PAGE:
Can I get a 209A Abuse Prevention Order if I am under 18?

If you are under 18, you can still get an Abuse Prevention (209A) Order.  If you are under 18, the judge usually wants a parent or guardian to:

  • file for you,
  • give you permission to file, or
  • come to your hearing.

What if I do not want my parents or guardian involved?

If you are “a mature minor,” the judge should not refuse to issue a 209A order to you “simply because no adult is present.”

If the person who abused you is a family member or caretaker, you do not have to get a parent or guardian to:

  • file for you,
  • give you permission to file, or
  • come to your hearing.

What if the person who abused me is a family member or caretaker?

If you go to court for a 209A order to protect you from a family member or caretaker, the judge is supposed to appoint a lawyer or a “guardian ad litem” (GAL) for you.

A lawyer will represent you and argue for what you think is best.

A GAL will tell the judge what he or she thinks is best for you.

The judge is supposed to appoint the lawyer or GAL before starting the hearing.

Important

You can ask the judge for a lawyer. A lawyer can give you legal advice about what might happen in your case.

If it’s an emergency -  like you have nowhere to stay and the person who abused you is a family member or caretaker the judge might ask DCF to come to court right away to take custody of you. Your lawyer should let you know this might happen.

If the judge decides there are good reasons to issue a 209A order, he or she is supposed to report to the Department of Children and Families (DCF). This report is called a “51A report”. If DCF gets a 51A report of suspected child abuse, they will probably do an investigation. If the report comes from a judge in a 209A case, they are even more likely to investigate.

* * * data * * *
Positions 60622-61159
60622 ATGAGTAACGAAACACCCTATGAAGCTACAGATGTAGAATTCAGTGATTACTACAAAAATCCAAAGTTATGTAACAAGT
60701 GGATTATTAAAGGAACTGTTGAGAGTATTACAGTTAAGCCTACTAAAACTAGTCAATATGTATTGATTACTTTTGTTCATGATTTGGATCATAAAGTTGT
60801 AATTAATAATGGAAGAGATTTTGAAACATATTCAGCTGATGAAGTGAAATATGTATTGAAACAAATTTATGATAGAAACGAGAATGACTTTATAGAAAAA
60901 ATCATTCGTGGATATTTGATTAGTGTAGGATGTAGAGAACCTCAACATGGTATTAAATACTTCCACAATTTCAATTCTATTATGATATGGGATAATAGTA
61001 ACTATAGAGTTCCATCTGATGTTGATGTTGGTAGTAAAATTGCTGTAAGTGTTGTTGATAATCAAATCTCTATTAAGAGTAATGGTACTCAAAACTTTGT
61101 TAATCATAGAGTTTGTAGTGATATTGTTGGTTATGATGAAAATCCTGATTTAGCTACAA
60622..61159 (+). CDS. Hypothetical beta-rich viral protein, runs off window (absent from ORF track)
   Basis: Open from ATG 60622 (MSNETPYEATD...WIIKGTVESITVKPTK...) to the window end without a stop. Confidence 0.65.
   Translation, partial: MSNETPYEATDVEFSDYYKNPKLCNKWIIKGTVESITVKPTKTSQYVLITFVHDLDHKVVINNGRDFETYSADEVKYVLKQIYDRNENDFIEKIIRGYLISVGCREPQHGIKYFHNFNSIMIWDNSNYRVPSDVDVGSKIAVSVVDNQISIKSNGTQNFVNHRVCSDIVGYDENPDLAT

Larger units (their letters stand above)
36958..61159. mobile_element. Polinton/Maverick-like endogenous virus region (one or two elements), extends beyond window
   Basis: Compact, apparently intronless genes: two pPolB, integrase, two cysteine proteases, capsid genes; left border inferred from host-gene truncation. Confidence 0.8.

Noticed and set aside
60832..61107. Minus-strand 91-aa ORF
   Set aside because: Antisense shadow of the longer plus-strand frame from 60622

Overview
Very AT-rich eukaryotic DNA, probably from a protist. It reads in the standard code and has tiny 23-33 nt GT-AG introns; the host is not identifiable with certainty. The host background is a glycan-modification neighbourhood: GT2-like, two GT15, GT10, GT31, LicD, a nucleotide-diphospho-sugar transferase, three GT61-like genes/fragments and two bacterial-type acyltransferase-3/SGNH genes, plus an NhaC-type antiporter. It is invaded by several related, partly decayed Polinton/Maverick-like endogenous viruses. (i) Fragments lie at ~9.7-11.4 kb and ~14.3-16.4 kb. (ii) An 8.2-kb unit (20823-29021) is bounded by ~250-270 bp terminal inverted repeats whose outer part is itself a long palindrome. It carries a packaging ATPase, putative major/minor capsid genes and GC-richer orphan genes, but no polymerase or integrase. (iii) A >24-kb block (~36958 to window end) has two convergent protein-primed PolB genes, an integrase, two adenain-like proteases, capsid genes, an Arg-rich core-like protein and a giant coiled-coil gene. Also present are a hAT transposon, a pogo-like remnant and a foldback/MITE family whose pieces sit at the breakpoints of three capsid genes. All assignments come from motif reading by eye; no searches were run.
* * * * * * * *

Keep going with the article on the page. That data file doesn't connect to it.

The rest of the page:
What if the person who abused me is not a family member or caretaker?

If you go to court for a 209A order:

  • to protect you from someone who is not a family member or caretaker, like your boyfriend or girlfriend, and
  • you do not have a parent or guardian with you,

the judge is supposed to get your parent or guardian to come to court before the hearing  starts.

Your parent or guardian may not be able to get to court before the hearing. They may be:

  • unable to get time off from work,
  • unable to leave the house or
  • have some other reason.

If it is not practical for them to get to court in time, the judge can ask you to show the court you have permission to start your case without them.  You might:

  • Bring a note from your parent or guardian that says they give you permission to start the 209A case without them present, or
  • Ask the judge to call your parent or guardian to get permission to start the case without them.

If you cannot get

  • your parent or guardian to court before the hearing starts, or
  • permission to start without them,

the judge should consider appointing a lawyer or a "guardian ad litem" (GAL).

A lawyer will represent you and argue for what you think is best.

A GAL will tell the judge what he or she thinks is best for you.

The judge should not refuse to issue an abuse prevention order just because you cannot get an adult to come to court. The Guidelines say you are a mature minor if you are 16 or 17 years old.

If you are

  • under 16, and
  • unable to have a parent or guardian present,

you can ask your parent or guardian to tell the judge they think you are mature. They can write this in their permission note or tell the judge on the phone

The rules about 209A cases where the plaintiff is a minor are in Section 1:06 of the 2011 Abuse Prevention Guidelines, page 18.

Produced by Attorney Jeffrey L. Wolf for MassLegalHelp
Created February 2015

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